OLDBOY (2013)…a trimmed ‘Stache review
Let’s be fair. I need you to forget all about Park Chan-wook’s original cult film. 
I don’t think I’m alone in pointing out that all films, remakes/reboots included, should be critiqued as its own piece of art, separate from its source content. This thought will be the basis of my review for Spike Lee’s OLDBOY.
The story of OLDBOY centers around one Joe Doucett (Brolin), who is mysteriously kidnapped (man-napped?) during a self-destructive night on the town, and is kept prisoner in an isolated cell by an eccentric billionaire (Sharlto Copley). Upon his release, and with the help of aid worker (Elizabeth Olsen), he vows to hunt down his captor. 
A lot like some of the film’s ludicrous characters, the film itself forces you to suspend all reality, riding the line between being too shocking and not shocking enough. If Spike Lee went the full mile with his outlandish characters, he should have done the same with the action (a la DRIVE). Whatever action is shown feels wasted, and at some points completely unnecessary, much like the casting of Sharlto Copley and Samuel L. Jackson (what is up with that?).
Issues aside, there are some redeeming qualities. Lee’s direction gives us some interesting shots, and when combined with the colour palette of the film, delivers beautiful urban cinema. Hollywood up-and-comer Elizabeth Olsen is a saving grace, delivering a fresh face and some grounded reality to the film. Lastly, OLDBOY’s ending gives a great, unexpected twist, albeit a million to one chances of it happening. 
So, if you have the capacity to ignore certain stylistic and story flaws, OR if you’d like to learn a brilliant in-room workout routine, give Spike Lee’s OLDBOY a shot. Otherwise, avoid.
OLDBOY5 out of 10 “Where’s the nearest payphone?!” ‘Staches

OLDBOY (2013)
…a trimmed ‘Stache review

Let’s be fair. I need you to forget all about Park Chan-wook’s original cult film. 

I don’t think I’m alone in pointing out that all films, remakes/reboots included, should be critiqued as its own piece of art, separate from its source content. This thought will be the basis of my review for Spike Lee’s OLDBOY.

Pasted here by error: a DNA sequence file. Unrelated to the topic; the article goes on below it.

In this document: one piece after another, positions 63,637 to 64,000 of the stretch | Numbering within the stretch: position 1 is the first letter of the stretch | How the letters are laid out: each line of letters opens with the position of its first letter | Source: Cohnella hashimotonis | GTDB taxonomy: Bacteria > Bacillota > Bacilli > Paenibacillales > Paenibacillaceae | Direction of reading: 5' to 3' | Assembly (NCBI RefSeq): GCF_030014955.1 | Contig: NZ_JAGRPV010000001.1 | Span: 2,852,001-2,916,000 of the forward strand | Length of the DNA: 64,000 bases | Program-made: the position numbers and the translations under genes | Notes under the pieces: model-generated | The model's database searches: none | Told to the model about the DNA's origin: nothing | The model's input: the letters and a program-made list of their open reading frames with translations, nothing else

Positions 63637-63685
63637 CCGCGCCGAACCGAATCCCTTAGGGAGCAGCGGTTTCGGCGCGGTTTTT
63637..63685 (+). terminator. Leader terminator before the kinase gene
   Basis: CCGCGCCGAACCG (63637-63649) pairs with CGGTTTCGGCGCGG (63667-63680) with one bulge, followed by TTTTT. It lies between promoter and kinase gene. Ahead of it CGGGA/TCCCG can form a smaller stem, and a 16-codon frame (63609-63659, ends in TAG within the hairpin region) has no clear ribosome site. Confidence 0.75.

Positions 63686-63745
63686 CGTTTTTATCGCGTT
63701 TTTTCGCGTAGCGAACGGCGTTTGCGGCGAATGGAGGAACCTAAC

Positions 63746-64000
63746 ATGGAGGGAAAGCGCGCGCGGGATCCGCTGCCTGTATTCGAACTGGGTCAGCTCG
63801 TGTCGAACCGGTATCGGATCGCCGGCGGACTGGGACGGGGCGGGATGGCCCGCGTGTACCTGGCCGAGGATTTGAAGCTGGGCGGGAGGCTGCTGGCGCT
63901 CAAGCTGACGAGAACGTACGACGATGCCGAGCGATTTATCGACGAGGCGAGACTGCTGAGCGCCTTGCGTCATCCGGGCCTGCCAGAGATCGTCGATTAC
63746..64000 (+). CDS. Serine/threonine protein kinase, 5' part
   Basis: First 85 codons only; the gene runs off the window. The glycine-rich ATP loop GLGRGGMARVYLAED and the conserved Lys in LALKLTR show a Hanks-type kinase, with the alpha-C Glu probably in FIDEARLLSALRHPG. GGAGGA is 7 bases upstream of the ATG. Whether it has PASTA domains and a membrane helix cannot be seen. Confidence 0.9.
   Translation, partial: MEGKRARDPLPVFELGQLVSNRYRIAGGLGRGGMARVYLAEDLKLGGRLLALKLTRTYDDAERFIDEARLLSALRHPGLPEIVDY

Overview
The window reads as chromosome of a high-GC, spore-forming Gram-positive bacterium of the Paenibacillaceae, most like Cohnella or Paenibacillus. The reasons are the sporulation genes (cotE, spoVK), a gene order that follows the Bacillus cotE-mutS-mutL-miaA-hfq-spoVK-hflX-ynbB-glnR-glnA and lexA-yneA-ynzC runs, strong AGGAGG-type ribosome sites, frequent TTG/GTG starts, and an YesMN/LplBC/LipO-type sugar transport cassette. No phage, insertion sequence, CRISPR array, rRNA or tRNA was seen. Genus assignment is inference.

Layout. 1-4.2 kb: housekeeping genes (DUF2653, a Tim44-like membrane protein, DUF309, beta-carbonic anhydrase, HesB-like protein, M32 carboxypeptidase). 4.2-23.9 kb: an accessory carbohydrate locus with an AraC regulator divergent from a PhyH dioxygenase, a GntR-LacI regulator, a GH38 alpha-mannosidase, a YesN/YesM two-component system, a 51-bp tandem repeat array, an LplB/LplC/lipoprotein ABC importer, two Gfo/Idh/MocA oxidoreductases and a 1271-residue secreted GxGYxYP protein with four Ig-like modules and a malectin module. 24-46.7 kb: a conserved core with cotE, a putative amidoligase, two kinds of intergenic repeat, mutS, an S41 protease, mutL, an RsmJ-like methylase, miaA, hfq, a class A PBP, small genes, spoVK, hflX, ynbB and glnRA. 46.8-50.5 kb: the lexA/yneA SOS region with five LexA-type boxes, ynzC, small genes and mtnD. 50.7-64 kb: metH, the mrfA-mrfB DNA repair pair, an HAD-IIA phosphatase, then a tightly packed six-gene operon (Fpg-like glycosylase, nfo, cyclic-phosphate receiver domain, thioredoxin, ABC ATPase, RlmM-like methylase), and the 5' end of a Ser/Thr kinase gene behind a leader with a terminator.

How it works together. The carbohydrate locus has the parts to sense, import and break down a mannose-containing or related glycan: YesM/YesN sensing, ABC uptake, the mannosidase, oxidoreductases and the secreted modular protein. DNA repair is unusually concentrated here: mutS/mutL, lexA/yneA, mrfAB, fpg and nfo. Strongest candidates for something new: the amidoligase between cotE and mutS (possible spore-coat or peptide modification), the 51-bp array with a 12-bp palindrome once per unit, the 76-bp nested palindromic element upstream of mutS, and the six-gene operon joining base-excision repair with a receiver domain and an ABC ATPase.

The story of OLDBOY centers around one Joe Doucett (Brolin), who is mysteriously kidnapped (man-napped?) during a self-destructive night on the town, and is kept prisoner in an isolated cell by an eccentric billionaire (Sharlto Copley). Upon his release, and with the help of aid worker (Elizabeth Olsen), he vows to hunt down his captor. 

A lot like some of the film’s ludicrous characters, the film itself forces you to suspend all reality, riding the line between being too shocking and not shocking enough. If Spike Lee went the full mile with his outlandish characters, he should have done the same with the action (a la DRIVE). Whatever action is shown feels wasted, and at some points completely unnecessary, much like the casting of Sharlto Copley and Samuel L. Jackson (what is up with that?).

Issues aside, there are some redeeming qualities. Lee’s direction gives us some interesting shots, and when combined with the colour palette of the film, delivers beautiful urban cinema. Hollywood up-and-comer Elizabeth Olsen is a saving grace, delivering a fresh face and some grounded reality to the film. Lastly, OLDBOY’s ending gives a great, unexpected twist, albeit a million to one chances of it happening. 

So, if you have the capacity to ignore certain stylistic and story flaws, OR if you’d like to learn a brilliant in-room workout routine, give Spike Lee’s OLDBOY a shot. Otherwise, avoid.

OLDBOY
5 out of 10 “Where’s the nearest payphone?!” ‘Staches